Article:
He squatted and pondered for a long moment, staring at infinity while he thought, and for the first time I got a glimpse of the calculating deliberation space required. Then his eyes came back from wherever his thoughts drifted off to, and he considered me somberly. "I'd say you have potential," he said at last. "You certainly have the brain power if you choose to use it, and you're a fine physical specimen. I could see you carving a place in the colonies, or perhaps in the fleet engineers. But you need to put aside your hatchling habits and buckle down!" There was a moment of awkward silence, then, "You can still put it together even now, but you have a lot of catching up to do. You'll have to bust your tail to do it."

I wasn't thrilled. Studying—math in particular—was never my favorite activity, especially now that I was discovering fems. He was right about my physical condition anyway: I was half a snout longer than any of the others in my crèche, and muscular. I was already a standout on the crèche b'Ven'gtt' herd, which did my prospects in the fem crèche no end of good. As for the mental part, X'neTpreth was welcome to his reservations, but I was convinced I was as brainy as I was brawny. You just can't please some people!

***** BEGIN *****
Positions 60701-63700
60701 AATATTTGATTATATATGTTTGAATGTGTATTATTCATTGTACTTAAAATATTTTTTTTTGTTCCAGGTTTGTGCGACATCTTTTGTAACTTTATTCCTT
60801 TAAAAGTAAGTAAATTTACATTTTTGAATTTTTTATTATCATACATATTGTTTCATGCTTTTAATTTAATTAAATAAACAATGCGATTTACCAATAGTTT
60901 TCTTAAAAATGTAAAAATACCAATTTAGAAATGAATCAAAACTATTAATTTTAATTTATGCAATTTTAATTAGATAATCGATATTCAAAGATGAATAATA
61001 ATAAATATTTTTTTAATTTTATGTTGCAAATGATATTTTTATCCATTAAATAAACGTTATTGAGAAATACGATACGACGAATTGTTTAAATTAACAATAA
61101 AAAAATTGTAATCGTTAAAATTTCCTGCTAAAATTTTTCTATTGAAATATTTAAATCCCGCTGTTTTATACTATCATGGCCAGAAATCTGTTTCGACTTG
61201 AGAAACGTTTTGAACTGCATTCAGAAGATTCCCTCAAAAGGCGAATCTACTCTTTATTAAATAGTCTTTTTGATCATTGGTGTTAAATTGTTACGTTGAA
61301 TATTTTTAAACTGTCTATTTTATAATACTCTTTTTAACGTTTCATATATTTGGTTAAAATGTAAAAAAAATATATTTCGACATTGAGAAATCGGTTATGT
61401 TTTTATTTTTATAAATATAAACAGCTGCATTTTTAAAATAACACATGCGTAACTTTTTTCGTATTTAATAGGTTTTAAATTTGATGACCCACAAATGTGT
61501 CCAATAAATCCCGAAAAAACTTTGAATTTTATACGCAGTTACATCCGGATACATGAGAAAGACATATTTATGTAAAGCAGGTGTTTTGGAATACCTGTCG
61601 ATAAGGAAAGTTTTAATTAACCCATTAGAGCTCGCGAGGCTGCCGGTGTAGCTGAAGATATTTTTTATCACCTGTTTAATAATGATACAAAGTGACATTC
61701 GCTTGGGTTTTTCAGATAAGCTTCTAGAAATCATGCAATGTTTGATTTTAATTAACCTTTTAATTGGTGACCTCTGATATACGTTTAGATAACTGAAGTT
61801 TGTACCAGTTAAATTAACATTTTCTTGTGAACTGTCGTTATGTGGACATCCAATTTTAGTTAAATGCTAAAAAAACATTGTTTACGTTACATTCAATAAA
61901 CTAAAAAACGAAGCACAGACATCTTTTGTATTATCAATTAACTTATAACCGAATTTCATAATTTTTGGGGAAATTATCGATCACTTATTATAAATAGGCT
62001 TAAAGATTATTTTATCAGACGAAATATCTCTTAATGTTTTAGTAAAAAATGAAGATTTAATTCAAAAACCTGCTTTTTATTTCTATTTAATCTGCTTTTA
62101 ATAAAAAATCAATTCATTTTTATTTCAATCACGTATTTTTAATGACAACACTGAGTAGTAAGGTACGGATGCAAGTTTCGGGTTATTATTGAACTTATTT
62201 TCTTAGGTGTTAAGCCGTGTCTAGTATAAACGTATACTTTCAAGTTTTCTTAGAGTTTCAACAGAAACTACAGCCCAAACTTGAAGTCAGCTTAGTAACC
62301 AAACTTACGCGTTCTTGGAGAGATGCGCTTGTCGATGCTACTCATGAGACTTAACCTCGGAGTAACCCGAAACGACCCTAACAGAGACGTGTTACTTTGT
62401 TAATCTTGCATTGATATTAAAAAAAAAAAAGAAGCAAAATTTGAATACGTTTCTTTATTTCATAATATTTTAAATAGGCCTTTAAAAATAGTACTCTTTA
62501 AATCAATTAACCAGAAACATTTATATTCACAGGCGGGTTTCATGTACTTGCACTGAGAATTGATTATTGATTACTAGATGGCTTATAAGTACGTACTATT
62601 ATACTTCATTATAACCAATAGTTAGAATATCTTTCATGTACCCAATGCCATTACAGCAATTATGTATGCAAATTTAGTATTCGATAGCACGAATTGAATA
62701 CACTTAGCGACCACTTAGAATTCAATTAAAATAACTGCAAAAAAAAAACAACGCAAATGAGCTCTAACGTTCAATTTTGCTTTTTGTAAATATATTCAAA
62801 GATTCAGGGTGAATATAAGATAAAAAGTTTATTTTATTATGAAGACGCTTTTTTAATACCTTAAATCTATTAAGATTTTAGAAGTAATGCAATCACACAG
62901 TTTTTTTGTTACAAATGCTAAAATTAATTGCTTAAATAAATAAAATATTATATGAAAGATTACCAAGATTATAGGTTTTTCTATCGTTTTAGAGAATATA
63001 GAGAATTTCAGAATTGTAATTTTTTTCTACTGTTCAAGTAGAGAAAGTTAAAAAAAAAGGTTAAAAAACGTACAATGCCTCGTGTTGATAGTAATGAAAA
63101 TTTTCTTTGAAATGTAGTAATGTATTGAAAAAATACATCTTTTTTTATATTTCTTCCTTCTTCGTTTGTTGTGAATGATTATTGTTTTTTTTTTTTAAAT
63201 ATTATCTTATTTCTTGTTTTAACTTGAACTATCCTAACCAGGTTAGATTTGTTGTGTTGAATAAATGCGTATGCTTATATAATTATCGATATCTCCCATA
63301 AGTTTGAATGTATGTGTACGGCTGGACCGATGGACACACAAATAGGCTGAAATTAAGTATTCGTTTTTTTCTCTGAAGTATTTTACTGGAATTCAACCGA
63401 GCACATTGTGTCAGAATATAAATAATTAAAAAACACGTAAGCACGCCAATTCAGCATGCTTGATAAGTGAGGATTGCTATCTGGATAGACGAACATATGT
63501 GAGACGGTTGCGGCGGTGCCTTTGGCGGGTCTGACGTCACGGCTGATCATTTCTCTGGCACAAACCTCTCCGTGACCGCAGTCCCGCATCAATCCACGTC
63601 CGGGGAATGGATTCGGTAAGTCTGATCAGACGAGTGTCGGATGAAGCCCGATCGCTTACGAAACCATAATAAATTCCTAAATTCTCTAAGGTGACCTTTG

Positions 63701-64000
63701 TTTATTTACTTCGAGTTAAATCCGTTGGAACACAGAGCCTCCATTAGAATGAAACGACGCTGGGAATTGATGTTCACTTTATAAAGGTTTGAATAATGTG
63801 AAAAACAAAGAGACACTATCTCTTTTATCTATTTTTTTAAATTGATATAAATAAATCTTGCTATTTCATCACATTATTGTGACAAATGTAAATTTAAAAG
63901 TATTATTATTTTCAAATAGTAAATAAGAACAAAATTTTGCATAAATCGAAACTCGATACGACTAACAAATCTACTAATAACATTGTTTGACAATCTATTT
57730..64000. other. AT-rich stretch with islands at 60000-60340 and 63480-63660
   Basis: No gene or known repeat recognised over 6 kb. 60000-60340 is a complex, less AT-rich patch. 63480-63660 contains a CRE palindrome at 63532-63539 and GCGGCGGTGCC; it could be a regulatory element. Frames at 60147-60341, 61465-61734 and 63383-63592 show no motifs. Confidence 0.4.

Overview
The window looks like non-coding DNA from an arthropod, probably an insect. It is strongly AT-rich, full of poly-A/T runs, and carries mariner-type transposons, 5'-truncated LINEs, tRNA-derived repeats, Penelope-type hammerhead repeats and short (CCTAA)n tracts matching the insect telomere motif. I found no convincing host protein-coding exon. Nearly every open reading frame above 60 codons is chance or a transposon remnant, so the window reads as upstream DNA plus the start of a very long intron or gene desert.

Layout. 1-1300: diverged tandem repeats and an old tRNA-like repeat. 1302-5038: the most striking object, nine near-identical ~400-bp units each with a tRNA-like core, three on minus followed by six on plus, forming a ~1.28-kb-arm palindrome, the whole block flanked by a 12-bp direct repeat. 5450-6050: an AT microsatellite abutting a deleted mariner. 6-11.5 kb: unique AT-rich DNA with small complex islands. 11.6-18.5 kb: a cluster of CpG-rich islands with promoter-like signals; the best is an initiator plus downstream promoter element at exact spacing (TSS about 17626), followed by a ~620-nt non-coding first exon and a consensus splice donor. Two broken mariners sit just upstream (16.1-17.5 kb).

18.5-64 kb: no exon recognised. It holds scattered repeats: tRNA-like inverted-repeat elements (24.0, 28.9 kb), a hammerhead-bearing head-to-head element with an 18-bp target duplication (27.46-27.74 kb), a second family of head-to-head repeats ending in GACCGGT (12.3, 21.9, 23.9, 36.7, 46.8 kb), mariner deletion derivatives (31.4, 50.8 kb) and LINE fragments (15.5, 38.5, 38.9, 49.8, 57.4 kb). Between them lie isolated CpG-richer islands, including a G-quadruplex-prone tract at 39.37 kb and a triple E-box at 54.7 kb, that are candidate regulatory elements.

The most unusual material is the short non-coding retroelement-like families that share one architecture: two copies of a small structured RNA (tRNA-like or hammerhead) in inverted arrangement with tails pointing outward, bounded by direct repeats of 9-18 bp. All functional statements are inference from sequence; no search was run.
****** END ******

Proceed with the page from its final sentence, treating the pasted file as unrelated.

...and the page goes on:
As I said, I was fixated on space right from the start, but fantasizing about something and actually doing it are two very different things. I was well into upper-crèche when my moment of truth came, and it almost shattered my innocent dreams.

One of the benefits of being on Elder X'neTpreth's good side is that sometimes I could influence his choices for field tours. We in upper-crèche went on a lot of tours to see how the real world worked, and my persistent nagging resulted in us going to the spaceport to get a taste of interstellar travel. It almost became my undoing, or my salvation, depending on how one looks at it. Sadly it didn't. It would have saved me a lot of trouble.